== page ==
In vector search, the search engine searches through the vectors within the embedding space to identify those that are near to the query vector. This technique is called nearest neighbor search. Nearest neighbors help quantify the similarity between items. A high degree of vector similarity indicates that the original data was similar too. To facilitate fast nearest neighbor search, the search engine will perform optimizations or employ data structures or data partitioning to reduce the search space. Each vector search algorithm will have different approaches to this problem, trading off different characteristics such as latency, throughput, recall, and memory. To compute similarity, similarity metrics provide the mechanism for computing this distance.
Azure AI Search currently supports the following algorithms:
Hierarchical Navigable Small World (HNSW): HNSW is a leading ANN algorithm optimized for high-recall, low-latency applications where data distribution is unknown or can change frequently. It organizes high-dimensional data points into a hierarchical graph structure that enables fast and scalable similarity search while allowing a tunable a trade-off between search accuracy and computational cost. Because the algorithm requires all data points to reside in memory for fast random access, this algorithm consumes vector index size quota.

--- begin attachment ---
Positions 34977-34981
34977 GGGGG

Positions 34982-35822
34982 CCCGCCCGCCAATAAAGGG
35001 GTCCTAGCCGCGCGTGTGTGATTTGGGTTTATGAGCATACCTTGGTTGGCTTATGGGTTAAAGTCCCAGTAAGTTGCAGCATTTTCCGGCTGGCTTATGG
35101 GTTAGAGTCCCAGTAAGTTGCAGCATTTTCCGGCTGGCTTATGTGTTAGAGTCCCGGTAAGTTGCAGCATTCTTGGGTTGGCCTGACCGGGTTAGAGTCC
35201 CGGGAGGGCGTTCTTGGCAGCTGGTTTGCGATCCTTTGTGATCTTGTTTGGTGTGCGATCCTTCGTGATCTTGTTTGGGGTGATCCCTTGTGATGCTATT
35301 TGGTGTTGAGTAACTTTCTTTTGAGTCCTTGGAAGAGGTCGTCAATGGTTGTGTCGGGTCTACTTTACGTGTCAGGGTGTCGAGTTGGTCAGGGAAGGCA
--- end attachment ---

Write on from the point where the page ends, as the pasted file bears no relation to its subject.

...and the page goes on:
Exhaustive K-nearest neighbors (KNN): Calculates the distances between the query vector and all data points. It's computationally intensive, so it works best for smaller datasets. Because the algorithm doesn't require fast random access of data points, this algorithm doesn't consume vector index size quota. However, this algorithm will provide the global set of nearest neighbors.
Within an index definition, you can specify one or more algorithms, and then for each vector field specify which algorithm to use:
Create a vector index to specify an algorithm in the index and on fields.
Algorithm parameters that are used to initialize the index during index creation are immutable and can't be changed after the index is built. However, parameters that affect the query-time characteristics (
efSearch) can be modified.
In addition, fields that specify HNSW algorithm also support exhaustive KNN search using the query request parameter
"exhaustive": true. The opposite isn't true however. If a field is indexed for
exhaustiveKnn, you can't use HNSW in the query because the additional data structures that enable efficient search don’t exist.
Approximate Nearest Neighbors
Approximate Nearest Neighbor search (ANN) is a class of algorithms for finding matches in vector space. This class of algorithms employs different data structures or data partitioning methods to significantly reduce the search space to accelerate query processing.
ANN algorithms sacrifice some accuracy, but offer scalable and faster retrieval of approximate nearest neighbors, which makes them ideal for balancing accuracy against efficiency in modern information retrieval applications. You can adjust the parameters of your algorithm to fine-tune the recall, latency, memory, and disk footprint requirements of your search application.
Azure AI Search uses HNSW for its ANN algorithm.